There’s another point worth noting, and it demonstrates the importance of diversification. While the annual average U.S. size premium was -1.6 percent during the eight-year period ending in 2018, the international size premium was +1.5 percent. If the size premium in the United States had disappeared because it was well known, one might think it would also have disappeared in the rest of the developed world.

Why the Size Premium Should Persist

In “Your Complete Guide to Factor-Based Investing,” my co-author, Andrew Berkin, and I provide five criteria a factor must meet before you should consider allocating assets to it. We established the criteria to minimize, if not eliminate, the risk of a finding being the result of data mining. The five criteria are that a factor is persistent across very long periods, pervasive around the globe (and where appropriate, across asset classes), robust (to various definitions), implementable (survives transaction costs) and intuitive. The size premium meets all the criteria. The following briefly summarizes the findings presented in the book, providing intuitive, risk-based explanations for believing the premium should persist (risk cannot be arbitraged away). Relative to large companies, small companies typically are characterized by the following:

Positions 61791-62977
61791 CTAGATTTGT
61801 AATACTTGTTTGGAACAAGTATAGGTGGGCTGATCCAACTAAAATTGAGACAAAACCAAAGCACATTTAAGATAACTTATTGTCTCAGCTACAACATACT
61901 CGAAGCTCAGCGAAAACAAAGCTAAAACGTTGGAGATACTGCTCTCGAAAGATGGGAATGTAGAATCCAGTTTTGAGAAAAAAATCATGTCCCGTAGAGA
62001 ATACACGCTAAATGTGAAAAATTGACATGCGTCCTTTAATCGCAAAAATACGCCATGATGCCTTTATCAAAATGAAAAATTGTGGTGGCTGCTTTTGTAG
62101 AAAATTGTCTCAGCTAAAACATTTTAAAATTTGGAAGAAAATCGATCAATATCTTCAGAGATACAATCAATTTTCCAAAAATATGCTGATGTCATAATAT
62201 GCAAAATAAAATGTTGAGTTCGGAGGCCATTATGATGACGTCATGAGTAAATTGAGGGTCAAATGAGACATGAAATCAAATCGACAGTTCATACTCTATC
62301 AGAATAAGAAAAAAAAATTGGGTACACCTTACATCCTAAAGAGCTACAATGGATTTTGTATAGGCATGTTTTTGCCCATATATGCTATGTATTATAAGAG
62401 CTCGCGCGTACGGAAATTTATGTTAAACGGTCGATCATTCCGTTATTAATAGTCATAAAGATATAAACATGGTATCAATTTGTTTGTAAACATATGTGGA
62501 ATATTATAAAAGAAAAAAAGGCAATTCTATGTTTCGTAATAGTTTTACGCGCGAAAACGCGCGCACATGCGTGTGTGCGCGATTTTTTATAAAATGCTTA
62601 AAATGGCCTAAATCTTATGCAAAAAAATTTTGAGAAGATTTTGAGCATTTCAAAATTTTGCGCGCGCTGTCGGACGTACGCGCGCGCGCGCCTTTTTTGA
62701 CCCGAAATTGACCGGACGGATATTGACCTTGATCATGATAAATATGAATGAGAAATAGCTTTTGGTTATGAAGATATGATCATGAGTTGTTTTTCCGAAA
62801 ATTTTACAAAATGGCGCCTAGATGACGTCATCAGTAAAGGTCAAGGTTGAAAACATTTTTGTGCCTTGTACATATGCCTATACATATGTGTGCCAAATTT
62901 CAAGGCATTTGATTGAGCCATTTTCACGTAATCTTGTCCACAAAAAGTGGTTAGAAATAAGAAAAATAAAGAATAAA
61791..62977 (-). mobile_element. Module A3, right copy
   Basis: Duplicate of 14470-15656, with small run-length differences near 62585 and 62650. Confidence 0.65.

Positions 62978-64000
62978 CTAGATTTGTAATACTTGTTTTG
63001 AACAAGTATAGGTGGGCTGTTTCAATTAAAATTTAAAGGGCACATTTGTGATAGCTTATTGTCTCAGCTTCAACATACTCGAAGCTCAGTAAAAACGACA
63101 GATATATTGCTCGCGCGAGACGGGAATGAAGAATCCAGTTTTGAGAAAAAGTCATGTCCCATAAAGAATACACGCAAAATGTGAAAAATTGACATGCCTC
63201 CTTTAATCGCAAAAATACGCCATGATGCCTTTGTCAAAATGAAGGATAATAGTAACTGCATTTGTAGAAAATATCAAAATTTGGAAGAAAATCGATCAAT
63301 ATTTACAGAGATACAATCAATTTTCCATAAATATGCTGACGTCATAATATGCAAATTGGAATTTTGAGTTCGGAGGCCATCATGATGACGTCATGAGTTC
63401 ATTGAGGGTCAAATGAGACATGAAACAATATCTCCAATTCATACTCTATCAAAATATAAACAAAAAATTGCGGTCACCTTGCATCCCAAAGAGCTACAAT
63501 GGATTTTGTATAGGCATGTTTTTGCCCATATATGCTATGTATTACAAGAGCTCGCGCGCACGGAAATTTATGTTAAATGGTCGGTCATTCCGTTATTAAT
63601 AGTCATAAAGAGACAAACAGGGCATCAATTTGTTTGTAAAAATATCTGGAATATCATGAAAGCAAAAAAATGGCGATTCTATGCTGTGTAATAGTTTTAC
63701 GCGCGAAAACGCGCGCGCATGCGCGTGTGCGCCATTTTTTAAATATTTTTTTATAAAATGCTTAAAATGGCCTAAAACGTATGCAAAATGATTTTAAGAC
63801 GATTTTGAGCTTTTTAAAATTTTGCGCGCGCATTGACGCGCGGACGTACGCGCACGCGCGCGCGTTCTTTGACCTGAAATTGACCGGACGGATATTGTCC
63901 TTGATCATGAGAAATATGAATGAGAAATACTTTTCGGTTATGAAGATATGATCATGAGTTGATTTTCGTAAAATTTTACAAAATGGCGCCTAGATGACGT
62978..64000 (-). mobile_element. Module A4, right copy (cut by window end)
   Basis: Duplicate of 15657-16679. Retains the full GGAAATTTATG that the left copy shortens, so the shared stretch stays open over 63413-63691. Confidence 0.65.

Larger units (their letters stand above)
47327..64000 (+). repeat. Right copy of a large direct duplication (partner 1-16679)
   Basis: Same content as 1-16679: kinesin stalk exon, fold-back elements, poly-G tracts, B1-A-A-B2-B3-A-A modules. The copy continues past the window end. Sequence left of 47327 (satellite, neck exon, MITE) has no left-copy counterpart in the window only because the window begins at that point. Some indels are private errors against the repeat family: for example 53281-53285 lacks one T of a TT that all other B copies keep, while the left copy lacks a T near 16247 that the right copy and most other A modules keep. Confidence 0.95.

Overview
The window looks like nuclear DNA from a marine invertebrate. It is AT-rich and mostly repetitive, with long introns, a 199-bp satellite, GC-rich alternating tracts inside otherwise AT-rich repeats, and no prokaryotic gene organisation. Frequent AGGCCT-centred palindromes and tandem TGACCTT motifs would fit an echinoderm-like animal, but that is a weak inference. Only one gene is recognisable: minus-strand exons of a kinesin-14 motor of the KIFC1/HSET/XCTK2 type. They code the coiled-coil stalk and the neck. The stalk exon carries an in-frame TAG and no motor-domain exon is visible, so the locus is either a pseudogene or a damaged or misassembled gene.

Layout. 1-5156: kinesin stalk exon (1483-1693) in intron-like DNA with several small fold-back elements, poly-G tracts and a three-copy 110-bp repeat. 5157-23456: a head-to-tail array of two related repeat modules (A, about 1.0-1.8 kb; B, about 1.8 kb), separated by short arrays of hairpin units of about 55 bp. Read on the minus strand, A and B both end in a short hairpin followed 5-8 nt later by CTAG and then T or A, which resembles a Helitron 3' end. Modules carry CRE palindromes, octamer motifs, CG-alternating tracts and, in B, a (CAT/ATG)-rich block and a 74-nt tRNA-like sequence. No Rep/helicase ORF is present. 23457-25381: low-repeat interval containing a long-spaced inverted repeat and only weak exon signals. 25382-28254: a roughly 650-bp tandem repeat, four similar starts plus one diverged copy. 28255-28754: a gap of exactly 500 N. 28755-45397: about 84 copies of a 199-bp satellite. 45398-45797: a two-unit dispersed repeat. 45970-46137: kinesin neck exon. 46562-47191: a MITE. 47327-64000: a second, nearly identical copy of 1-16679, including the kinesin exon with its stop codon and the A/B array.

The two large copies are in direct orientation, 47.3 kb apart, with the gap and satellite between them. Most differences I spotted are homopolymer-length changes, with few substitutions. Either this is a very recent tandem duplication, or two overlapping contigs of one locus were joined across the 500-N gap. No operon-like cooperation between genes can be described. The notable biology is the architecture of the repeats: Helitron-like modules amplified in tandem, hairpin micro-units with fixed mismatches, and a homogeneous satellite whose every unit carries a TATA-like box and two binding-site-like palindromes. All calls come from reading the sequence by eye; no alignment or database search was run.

• Greater leverage.
  • A smaller capital base, reducing their ability to deal with economic adversity.
  • Greater vulnerability to variations in credit conditions due to more restrictive access to capital.
  • About 50 percent greater price volatility (about 30 percent versus about 20 percent).
  • Higher volatility of earnings.
  • Lower levels of profitability.
  • A premium positively correlated with economic cycles—the risk of small stocks tends to show up in bad times, and assets that perform poorly in bad times require risk premiums.